California appoints former federal prosecutor as special counsel for unemployment fraud

SACRAMENTO — California Gov. Gavin Newsom’s administration on Tuesday tapped a former federal prosecutor to help investigate billions of dollars in fraudulent unemployment benefits paid by the state.

The Employment Development Department and the governor’s Office of Emergency Services Fraud Task Force have named McGregor W. Scott as “fraud special counsel.” The agencies said Scott will work with law enforcement to combat fraud and prosecute people accused of bilking the government.

Scott was the U.S. Attorney for the Eastern District of California under former Republican presidents George W. Bush and Donald Trump. The district covers 34 counties from the Oregon border to Bakersfield in the Central Valley.

While U.S. attorney, Scott and several county prosecutors revealed the state had approved hundreds of millions of dollars in unemployment benefits in the names of prison inmates, including some convicted murderers on death row.

“State unemployment systems last year were under attack by sophisticated international and domestic organized fraud schemes,” Scott said. “We look forward to working with EDD, Cal OES, and local, state, and federal prosecutors to identify, investigate and prosecute those who stole benefits that rightly belonged in the pockets of Californians in need.”

California was overwhelmed by unemployment claims during the coronavirus pandemic after Newsom issued the nation’s first statewide stay-at-home order that forced many businesses to close. More than 23 million claims have been filed since March 2020, with the state paying $158 billion in benefits.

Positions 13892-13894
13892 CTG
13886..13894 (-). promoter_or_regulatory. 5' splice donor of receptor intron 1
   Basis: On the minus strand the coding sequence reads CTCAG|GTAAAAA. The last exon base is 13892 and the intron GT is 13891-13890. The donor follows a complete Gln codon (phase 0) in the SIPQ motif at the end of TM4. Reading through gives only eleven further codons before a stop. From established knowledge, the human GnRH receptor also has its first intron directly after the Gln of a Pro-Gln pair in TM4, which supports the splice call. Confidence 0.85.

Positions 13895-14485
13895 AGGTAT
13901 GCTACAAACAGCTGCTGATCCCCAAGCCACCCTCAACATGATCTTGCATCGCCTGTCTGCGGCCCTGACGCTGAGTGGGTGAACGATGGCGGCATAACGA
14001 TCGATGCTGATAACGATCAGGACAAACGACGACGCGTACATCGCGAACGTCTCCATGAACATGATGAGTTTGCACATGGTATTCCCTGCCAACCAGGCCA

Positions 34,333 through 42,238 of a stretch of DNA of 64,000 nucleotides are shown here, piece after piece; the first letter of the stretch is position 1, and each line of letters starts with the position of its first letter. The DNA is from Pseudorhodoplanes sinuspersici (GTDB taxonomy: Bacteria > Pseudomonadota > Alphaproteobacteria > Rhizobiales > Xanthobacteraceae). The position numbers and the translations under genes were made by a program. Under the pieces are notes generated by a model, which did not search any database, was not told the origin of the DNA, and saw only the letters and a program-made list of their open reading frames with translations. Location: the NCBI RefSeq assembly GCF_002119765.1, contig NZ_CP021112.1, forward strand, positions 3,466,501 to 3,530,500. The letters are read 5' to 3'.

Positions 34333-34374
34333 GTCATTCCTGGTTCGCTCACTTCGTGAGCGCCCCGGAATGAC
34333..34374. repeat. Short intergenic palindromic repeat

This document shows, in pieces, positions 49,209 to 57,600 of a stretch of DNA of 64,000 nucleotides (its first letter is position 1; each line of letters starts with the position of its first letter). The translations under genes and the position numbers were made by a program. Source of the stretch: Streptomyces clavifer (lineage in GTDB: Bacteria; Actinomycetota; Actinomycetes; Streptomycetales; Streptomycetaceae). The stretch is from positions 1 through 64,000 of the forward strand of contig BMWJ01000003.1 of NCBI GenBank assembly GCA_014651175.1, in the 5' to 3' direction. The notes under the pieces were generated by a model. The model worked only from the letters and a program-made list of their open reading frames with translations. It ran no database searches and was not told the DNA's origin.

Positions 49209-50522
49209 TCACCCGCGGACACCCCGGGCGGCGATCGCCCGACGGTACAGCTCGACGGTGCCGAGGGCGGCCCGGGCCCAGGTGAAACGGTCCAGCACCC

But at least $11 billion of that money was fraudulent, state officials said earlier this year. The state labeled another $20 billion in benefits as “suspicious,” but hasn’t yet said how much of those benefits were fraudulent.

  Erika Erika Jayne’s legal problems are far from over on ‘Real Housewives,’ attorney says: ‘It’ll be fully miserable’

Related Articles

Q&A: Tips for the unemployed on finding work

Why ‘fun’ California businesses can’t find enough workers

Bay Area adds jobs, but rebound may be losing steam

With millions of Americans looking for work, why can’t businesses find employees?

California jobless claims: 30% higher than normal

The Employment Development Department has implemented safeguards to detect fraud and identity theft, including using a new identity verification tool and cross-checking applications against law enforcement databases from Thompson Reuters, department officials said in a statement.

“McGregor Scott has led numerous large-scale criminal probes in his many years as a state and federal prosecutor — experience that will help put criminal who defrauded the system behind bars,” Employment Development Department Director Rita Saenz said.

…read more

Source:: The Mercury News – Entertainment

      

(Visited 4 times, 1 visits today)

Leave a Reply

Your email address will not be published. Required fields are marked *